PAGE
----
Acquaviva delle Fonti (Barese: Iacquavìve) is a town and comune of the Metropolitan City of Bari, Apulia, southern Italy. The name “Acquaviva” comes from the large flow of groundwater flowing into the subsoil; Acqua-water/Viva-alive to enhance the abundance of underground water. The elevation is 300 metres (980 ft) above sea level, and the town is 26 kilometres (16 mi) from the Adriatic Sea and Bari, which is the biggest city of the region. The Ionian Sea is more than 45 kilometres (28 mi) away.
Acquaviva houses one of the biggest hospitals of all of southern Italy, the Ospedale Generale Regionale Francesco Miulli, or Hospital Miulli, which has almost all surgery departments and even a center for the treatment of rare diseases.
Bari (Barese: Bare [ˈbæːrə]; Latin: Barium; Ancient Greek: Βάριον, translit. Bárion) is the capital city of the Metropolitan City of Bari and of the Apulia region, on the Adriatic Sea, in southern Italy. It is the second most important economic centre of mainland Southern Italy after Naples, a port and university city, as well as the city of Saint Nicholas. The city itself has a population of 326,799, as of 2015, over 116 square kilometres (45 sq mi), while the urban area has 700,000 inhabitants. The metropolitan area has 1.3 million inhabitants.
Bari is made up of four different urban sections. To the north is the closely built old town on the peninsula between two modern harbours, with the Basilica of Saint Nicholas, the Cathedral of San Sabino (1035–1171) and the Hohenstaufen Castle built for Frederick II, which is now also a major nightlife district. To the south is the Murat quarter (erected by Joachim Murat), the modern heart of the city, which is laid out on a rectangular grid-plan with a promenade on the sea and the major shopping district (the via Sparano and via Argiro).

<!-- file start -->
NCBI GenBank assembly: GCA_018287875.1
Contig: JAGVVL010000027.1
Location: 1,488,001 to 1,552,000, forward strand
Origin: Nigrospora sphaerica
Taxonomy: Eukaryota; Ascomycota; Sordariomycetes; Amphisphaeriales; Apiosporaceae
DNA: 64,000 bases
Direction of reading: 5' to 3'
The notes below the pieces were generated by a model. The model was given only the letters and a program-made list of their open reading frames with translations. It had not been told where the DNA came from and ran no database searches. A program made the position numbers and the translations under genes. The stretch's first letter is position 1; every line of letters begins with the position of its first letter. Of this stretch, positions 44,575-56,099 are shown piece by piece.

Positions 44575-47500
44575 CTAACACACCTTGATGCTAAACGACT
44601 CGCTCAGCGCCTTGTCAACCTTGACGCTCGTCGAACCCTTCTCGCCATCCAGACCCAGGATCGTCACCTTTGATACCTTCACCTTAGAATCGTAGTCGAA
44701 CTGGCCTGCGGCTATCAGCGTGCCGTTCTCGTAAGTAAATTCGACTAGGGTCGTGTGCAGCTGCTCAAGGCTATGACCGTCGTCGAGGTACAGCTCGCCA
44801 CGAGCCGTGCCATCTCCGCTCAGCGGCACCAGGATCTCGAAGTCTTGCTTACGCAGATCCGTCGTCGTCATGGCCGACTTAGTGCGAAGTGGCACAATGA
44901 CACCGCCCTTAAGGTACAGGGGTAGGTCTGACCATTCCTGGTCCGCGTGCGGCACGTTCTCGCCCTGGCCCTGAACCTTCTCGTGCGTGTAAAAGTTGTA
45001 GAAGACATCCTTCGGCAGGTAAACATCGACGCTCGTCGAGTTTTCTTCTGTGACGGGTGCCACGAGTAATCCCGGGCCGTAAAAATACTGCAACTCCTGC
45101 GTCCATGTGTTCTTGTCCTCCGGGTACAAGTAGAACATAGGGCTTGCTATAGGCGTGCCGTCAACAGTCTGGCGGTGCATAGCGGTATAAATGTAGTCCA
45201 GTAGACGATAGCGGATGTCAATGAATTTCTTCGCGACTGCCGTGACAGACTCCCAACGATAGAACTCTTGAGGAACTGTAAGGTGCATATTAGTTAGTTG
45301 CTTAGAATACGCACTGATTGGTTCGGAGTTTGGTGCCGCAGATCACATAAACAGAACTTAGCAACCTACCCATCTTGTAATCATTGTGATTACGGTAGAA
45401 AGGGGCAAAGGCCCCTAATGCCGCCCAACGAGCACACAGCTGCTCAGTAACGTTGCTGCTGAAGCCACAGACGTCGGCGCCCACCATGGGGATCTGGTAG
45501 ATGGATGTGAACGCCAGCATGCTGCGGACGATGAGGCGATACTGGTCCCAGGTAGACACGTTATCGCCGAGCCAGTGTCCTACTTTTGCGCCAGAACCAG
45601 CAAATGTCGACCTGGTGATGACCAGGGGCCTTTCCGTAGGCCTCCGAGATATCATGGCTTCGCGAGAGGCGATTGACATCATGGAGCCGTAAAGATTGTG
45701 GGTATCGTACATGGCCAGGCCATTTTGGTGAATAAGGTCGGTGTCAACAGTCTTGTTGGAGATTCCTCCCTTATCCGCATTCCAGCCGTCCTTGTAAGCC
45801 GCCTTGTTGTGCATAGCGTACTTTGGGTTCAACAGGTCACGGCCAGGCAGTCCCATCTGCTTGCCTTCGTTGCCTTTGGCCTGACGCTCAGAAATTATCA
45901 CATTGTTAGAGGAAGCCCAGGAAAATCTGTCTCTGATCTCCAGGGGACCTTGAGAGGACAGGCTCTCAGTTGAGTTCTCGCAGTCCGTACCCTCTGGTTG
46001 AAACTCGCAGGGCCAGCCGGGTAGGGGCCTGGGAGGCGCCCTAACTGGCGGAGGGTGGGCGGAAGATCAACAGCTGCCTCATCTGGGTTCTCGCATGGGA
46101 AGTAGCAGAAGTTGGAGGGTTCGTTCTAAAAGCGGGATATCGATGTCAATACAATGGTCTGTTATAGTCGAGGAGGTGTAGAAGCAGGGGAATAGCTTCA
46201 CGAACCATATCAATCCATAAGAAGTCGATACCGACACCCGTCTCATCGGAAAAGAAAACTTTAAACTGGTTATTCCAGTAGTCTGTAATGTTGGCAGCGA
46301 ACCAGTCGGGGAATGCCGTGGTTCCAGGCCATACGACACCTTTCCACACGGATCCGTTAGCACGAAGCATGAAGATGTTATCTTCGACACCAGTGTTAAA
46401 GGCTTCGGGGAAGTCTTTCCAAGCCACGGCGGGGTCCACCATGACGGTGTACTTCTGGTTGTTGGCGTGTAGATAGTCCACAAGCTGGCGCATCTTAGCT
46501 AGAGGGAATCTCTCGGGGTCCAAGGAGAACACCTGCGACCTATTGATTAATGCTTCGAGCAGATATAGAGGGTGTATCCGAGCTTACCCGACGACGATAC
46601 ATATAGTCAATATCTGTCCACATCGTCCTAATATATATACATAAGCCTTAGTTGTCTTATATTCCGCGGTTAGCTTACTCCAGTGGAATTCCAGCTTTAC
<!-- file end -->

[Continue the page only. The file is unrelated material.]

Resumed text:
Modern residential zones surrounding the centre of Bari were built during the 1960s and 1970s replacing the old suburbs that had developed along roads splaying outwards from gates in the city walls. In addition, the outer suburbs developed rapidly during the 1990s. The city has a redeveloped airport named after Pope John Paul II, Karol Wojtyła Airport, with connections to several European cities.
Corato (Barese: Quaràte) is a town and comune in Italy. It is located in the Bari province of the Apulian region, in southeastern Italy. Founded by the Normans, it became subject to Alfonso V, king of Aragon, at the end of the 15th century, and later to the Carafa family. The chief feature of the old town centre, which is surrounded by modern buildings, is the Romanesque church. It is a twin city of Grenoble, France, where many Coratini immigrated during the 20th century.